The meshing of history and innovation is clear in Copenhagen, Denmark, where 400-year-old buildings stand across from new shops lining the streets. Though the city is filled with history, new signs advertise along every block. This constant influx of media can be as overwhelming as it is informative, especially as a tourist.
Graphic design is a necessary factor in how this media is presented, but it isn’t an outside job. Copenhagen itself is home to designers and curators who form the identity of design in the city.Why It’s Newsworthy: Graphic design is prevalent in our everyday lives, and it’s especially noticeable when traveling to a new place.
From a graphic design student’s perspective, Francesca Guagliardo gives advice for those new to graphic design and typography and in a different country.
‘Everything Is Type’
Playtype type foundry, based in Copenhagen, contributes to the graphic design that is observed daily. The company specializes in selling fonts for small and large scale projects, and it has done so for the past 20 years.
Playtype creates fonts that can be bought on their website. They also design custom types for companies like Tuborg Beer and Føtex, a Danish supermarket. Through their efforts, brands are given identity with fonts and logos.
While Playtype’s digital identity is made up of fonts for sale, the creation happens in person at the company’s office in central Copenhagen. Meeting with Jeppe Pendrup, a senior type designer, it was clear to see the way words and their portrayal make up so much of what the company does.
“It’s everywhere. Everything is type,” said Pendrup.
His day-to-day work consists of designing fonts that communicate emotion through letters instead of through words. This effort necessitates creativity and an understanding of how small choices can stand out.
‘Type Can Be The Storyteller’
Often, graphic design involves layering aspects such as images, colors and framing. However, it can be more simple. A company can choose to communicate a story with font alone.
“I think that more and more graphic designers and clients are starting to appreciate that you don’t have to do all kinds of other stuff; type can be the storyteller,” said Pendrup.
For a recent project, Playtype used the font Publish Gothic to print posters using fictional headlines. This font displays the clean lines and energetic expression that many fonts in Denmark exude.
Like Publish Gothic, many Scandinavian fonts look visually similar. They become distinct when contrasted with fonts from other cultures, and this unique trait helps to give each typeface its character.
Francesca Guagliardo, a student of graphic design and typography, sees this phenomena from an international perspective. Guagliardo is an intern at Playtype in Copenhagen, but has studied in Milan and Paris. The young graphic designer brings up how most type in Denmark is simple, yet energetic, compared to the artful designs of her contemporaries in Paris.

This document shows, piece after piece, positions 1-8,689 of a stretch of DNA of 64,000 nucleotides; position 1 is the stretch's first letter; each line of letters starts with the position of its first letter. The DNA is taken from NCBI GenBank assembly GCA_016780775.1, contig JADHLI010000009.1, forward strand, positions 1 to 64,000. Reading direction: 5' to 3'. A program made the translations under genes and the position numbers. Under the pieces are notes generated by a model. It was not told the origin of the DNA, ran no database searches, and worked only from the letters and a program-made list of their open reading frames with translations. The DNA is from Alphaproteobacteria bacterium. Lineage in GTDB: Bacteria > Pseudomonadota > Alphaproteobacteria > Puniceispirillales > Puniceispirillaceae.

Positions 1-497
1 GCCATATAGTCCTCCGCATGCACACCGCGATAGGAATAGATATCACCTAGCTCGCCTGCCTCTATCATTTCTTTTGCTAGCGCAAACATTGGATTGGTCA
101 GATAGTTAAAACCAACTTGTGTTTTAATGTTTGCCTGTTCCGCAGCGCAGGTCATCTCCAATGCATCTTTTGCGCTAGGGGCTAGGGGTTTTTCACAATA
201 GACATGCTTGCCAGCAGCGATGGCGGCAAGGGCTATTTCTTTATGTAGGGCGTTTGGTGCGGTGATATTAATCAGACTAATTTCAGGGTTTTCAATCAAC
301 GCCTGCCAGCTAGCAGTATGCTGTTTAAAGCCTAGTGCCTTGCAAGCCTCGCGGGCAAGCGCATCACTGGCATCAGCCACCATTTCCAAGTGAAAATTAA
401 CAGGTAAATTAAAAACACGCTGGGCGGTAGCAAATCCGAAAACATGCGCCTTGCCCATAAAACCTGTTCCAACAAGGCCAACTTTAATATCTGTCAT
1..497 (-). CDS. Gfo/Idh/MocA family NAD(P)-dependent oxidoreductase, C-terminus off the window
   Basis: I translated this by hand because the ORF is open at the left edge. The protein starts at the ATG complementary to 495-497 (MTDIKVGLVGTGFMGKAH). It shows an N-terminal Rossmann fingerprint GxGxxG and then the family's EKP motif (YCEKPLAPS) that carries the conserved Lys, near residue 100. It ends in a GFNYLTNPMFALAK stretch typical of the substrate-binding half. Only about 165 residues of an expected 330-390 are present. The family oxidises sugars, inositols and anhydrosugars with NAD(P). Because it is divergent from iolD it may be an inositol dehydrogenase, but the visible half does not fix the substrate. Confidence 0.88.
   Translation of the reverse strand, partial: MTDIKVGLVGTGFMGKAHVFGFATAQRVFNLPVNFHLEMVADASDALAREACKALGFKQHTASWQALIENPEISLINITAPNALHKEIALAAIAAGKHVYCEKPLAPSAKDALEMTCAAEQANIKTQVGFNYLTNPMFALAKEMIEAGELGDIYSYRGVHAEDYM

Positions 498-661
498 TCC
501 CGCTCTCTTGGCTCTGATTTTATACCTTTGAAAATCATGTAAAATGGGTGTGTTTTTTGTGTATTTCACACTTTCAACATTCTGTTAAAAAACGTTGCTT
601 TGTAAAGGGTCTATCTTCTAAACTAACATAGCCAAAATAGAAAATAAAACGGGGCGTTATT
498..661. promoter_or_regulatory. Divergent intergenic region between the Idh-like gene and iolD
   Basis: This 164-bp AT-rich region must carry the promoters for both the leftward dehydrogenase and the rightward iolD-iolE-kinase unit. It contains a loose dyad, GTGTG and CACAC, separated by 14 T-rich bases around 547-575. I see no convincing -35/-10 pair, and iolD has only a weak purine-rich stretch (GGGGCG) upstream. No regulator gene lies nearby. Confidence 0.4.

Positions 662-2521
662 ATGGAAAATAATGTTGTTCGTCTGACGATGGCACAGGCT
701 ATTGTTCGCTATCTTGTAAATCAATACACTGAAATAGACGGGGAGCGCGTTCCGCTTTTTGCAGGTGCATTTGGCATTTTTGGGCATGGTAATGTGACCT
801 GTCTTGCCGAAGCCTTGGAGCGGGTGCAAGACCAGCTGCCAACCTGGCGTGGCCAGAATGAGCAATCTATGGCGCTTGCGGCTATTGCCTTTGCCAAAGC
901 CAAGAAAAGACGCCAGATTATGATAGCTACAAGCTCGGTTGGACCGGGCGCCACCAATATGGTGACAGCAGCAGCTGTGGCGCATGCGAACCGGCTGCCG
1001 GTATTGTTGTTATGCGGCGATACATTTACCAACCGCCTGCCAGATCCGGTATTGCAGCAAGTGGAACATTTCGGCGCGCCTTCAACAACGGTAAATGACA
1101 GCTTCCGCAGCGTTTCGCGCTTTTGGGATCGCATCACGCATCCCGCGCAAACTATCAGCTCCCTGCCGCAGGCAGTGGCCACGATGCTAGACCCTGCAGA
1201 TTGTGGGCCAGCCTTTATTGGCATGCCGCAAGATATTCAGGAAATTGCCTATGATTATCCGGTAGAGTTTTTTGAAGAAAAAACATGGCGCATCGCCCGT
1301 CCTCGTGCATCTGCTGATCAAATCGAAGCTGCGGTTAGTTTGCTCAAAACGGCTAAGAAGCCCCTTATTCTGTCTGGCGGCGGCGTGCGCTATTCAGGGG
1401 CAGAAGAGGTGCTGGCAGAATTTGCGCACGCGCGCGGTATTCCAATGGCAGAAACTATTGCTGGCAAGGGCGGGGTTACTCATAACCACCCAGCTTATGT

“Paris students are more interested in experimentation, in the artistic view of type in graphic design, so they are not afraid of doing completely strange and absurd stuff with the type design,” she said.
Graphic Design in Action
Cinnober Bookshop is situated in a nook across from the Round Tower in Copenhagen, a popular tourist location. The bookstore offers graphic design books, as well as illustrations and design objects.
The bookshop services a mix of both tourists and regular customers, offering insight into graphic design for those searching to learn. Some customers are familiar with the book they want to purchase, and many are seeking to find something new.
A customer visiting from Switzerland purchased a book of interest after stumbling upon the shop.
“It’s about Japanese simplicity: how to clean your house and clean your mind,” he said.
The store’s owner, Ullah Welinder, attributes its 14 years of success in part to the unique selection of books like this one. She chooses each of the books sold and looks for publishers who are creating works that stand out.
On the relationship between graphic design and Danish style, Welinder says “of course we have a style and a tradition of design; we like to take away everything that is not really necessary. You will see France’s [designs] are much more loaded; “the more the merrier.”
However, the prevalence of graphic design books from around the world shows the integration of Denmark’s style on a global scale. Just as Francesca Guagliardo noticed, there is experimentation in design that varies by culture.
Cinnober Bookshop makes it possible to gain appreciation for the distinctly Danish style while also learning about type and design of other styles, too. This accessibility puts small-scale design details in the hands of anyone who wants to learn more.
Whether it be at Cinnober, the graphic design bookstore, or at Playtype, the type foundry, it is clear that the innovation within graphic design continues to expand in Denmark. Type and graphic design are essential in communicating meaning across the board.
The craftsmanship of Danish design is subtle, but unique. With an increased appreciation for this design identity, it is apparent how important graphic design is for locals and travelers in Copenhagen.
Lauren Heighton is a senior majoring in public relations in the Grady College of Journalism and Mass Communication at the University of Georgia.
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